Contributions may be made to the John P. Crisconi Foundation, Box 5397, Philadelphia, Pa. 19142


Louis J. Amato, a retired sheet-metal mechanic, died Monday. He was 63 and lived in Aldan, Delaware County.

Originally from Philadelphia, Amato had worked as a sheet-metal mechanic for Vertol for 31 years before retiring four years ago. He was an Army veteran of World War II.

He is survived by his wife, the former Frances Y. Puglisi; a son, Louis S.; a daughter, Elaine F. Connell; two grandchildren, Jason and Heather Connell; two sisters, Kathryn DiTullio and Rose Costanzo; and a brother, Vincent J.

Mass of Christian Burial will be celebrated at 9:30 a.m. tomorrow at Holy Cross Church, Bishop and Springfield roads, Springfield, Delaware County. Burial will be in Holy Cross Cemetery, Baily Road and Wycombe Avenue, Yeadon, Delaware County.

Friends may call after 7 tonight at the O'Leary Funeral Home, 640 E. Springfield Road, Springfield.


Lawrence J. Moran, a retired federal employee, died Monday. He was 69 and lived in Glenolden, Delaware County.

Moran had worked for 15 years as a meat inspector for the government. Previously, he worked more than 20 years as a meat cutter for Value Food Market.

A graduate of Overbrook High School, he was a Navy veteran of World War II. He belonged to St. Joseph's Church in Collingdale, Delaware County, and was a former member of Most Blessed Sacrament Church in Philadelphia. He was a member of Briarcliff American Legion Post 761 and the Briarcliff Senior Citizens Club.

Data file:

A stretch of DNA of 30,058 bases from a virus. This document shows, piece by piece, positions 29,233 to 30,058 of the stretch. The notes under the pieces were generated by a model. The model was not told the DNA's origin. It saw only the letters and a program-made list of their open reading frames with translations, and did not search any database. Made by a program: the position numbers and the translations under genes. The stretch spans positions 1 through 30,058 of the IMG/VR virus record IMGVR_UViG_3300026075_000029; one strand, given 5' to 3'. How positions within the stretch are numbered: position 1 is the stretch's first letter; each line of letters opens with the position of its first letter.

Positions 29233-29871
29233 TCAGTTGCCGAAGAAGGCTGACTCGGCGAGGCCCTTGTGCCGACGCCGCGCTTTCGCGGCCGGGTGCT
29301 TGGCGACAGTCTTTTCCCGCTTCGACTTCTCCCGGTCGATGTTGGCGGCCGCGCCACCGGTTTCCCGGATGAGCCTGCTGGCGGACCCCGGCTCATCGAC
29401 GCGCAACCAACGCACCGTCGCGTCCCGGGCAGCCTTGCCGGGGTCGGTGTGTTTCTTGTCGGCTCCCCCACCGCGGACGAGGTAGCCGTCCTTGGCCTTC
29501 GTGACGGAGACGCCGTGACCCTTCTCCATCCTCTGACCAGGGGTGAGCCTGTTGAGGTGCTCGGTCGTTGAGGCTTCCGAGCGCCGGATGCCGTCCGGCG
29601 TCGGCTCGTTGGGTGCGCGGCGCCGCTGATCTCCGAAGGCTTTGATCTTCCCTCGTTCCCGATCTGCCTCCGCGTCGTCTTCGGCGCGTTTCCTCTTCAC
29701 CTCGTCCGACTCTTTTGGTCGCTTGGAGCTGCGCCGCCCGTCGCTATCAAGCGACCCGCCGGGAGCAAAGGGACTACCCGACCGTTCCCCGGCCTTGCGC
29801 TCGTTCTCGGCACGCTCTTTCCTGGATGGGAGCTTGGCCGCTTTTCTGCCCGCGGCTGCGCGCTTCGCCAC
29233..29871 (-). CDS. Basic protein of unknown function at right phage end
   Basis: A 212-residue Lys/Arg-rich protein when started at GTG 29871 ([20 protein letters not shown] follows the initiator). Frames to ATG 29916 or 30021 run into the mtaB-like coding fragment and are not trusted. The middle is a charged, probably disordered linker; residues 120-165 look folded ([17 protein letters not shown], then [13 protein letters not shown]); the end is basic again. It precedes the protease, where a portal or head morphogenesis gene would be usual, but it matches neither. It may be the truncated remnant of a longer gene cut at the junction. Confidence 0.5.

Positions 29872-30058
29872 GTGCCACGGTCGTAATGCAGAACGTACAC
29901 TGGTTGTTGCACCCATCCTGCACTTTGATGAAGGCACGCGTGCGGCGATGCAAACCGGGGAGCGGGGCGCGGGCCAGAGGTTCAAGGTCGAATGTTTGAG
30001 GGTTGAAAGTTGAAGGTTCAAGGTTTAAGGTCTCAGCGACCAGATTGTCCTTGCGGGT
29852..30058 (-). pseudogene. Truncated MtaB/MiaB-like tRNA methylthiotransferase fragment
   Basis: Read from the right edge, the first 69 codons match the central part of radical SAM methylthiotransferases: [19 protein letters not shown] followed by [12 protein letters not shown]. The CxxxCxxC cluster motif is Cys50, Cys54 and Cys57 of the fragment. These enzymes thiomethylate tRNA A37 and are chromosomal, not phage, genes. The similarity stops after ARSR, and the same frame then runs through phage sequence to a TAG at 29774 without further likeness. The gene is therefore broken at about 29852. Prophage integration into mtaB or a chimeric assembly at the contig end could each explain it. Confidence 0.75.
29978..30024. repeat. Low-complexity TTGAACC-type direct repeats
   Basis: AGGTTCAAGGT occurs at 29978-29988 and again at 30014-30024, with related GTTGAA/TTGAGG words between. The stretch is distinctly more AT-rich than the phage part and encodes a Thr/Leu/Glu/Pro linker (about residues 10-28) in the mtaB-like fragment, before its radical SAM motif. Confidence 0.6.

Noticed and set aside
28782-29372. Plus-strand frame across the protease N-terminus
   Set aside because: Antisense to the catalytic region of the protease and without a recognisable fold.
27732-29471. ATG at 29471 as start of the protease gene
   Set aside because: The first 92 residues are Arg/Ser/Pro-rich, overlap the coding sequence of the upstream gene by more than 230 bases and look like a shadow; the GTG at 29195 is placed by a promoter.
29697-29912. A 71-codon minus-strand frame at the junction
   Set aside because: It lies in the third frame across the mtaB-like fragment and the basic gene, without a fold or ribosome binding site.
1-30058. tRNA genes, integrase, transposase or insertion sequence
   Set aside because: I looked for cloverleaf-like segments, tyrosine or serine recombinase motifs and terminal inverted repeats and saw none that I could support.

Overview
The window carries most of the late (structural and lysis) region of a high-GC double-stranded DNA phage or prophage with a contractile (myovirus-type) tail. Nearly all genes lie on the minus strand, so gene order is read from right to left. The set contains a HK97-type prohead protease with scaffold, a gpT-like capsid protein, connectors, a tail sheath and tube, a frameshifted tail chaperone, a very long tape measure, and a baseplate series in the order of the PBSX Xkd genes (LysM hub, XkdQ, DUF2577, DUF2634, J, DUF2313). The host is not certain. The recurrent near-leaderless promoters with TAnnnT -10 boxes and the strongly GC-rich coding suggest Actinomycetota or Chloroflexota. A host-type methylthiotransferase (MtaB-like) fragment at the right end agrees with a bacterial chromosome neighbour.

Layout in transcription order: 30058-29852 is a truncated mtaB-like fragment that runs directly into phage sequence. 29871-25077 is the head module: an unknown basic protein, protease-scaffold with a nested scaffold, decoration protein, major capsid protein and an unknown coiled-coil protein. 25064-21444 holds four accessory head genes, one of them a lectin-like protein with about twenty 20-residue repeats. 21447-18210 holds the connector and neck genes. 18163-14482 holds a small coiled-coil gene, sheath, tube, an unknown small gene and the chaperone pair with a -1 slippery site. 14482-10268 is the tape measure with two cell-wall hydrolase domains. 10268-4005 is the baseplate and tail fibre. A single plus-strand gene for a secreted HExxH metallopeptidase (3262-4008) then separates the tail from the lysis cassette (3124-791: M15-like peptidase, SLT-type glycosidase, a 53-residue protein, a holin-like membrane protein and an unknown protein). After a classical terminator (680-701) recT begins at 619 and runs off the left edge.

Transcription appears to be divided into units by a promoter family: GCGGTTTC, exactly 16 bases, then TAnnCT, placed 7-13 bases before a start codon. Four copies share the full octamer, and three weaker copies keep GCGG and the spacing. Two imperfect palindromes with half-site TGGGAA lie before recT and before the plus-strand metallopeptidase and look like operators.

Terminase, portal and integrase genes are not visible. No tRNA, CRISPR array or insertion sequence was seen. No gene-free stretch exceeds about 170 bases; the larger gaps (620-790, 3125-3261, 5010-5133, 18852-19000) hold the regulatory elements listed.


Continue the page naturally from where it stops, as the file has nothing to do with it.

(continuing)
He is survived by his wife, the former Anna T. Sprows; two brothers, John P. and Francis J.; and two sisters, Helen Moran and Margaret Day.

Mass of Christian Burial will be celebrated at 11 a.m. tomorrow at St. Joseph's Church, Bartram and Woodlawn avenues, Collingdale. Burial will be in Ss. Peter and Paul Cemetery, Sproul and Crum Creek roads, Marple Township, Delaware County.

Friends may call after 7 tonight at the O'Leary Funeral Home, 640 E. Springfield Road, Springfield, Delaware County.

Mass cards are preferred.


Services were to be held this morning for E. Joseph Galie, a physical therapist and Red Cross leader, who died Sunday. He was 62 and lived in the Holme Circle section of Philadelphia.

Galie was a graduate of West Chester State College, Temple University and the University of Pennsylvania. He worked with students at the Widener Memorial School and maintained a private practice.

He was chairman of the Red Cross Blood Program in Philadelphia from 1952 to 1982.

During World War II he served with the 8th Air Force and was discharged with the rank of staff sergeant. He was active in the Sons of Italy and was a member of the Overbrook Italian-American Club.

Survivors include his wife, the former Eleanor N. Noble; and three sons, Joseph, Kevin and Timothy.

Mass of Christian Burial was to be celebrated at 10 a.m. at St. Jerome's Church, Holme Avenue and Stamford Street, where friends may call an hour earlier. Burial will be in Our Lady of Grace Cemetery, Route 1 Bypass and Old Lincoln Highway, Langhorne, Bucks County.

Contributions may be made to St. Jerome's Church.


William H. Hull, a retired stereotyper for the Inquirer and Daily News, died Sunday. He was 64 and lived in Pleasantville, N.J.

Hull had worked as a stereotyper for 23 years before retiring in June 1979. He was an Army veteran of World War II and had served in the European-African- Middle Eastern theater.

He is survived by his wife, the former Eva Marie Bowles; a son, William R.; four daughters, Barbara Gorman, Patricia Ray, Katherine Herrmann and Donna Lynne; a sister; three brothers; and nine grandchildren.

Services will be at 10 a.m. tomorrow at the Adams-Perfect Funeral Home, New and Zion roads, Northfield, N.J., where friends may call from 7 to 9 tonight. Burial will be in Mount Calvary Cemetery, Pleasantville.

Contributions may be made to the Juvenile Diabetes Foundation, Atlantic City, N.J.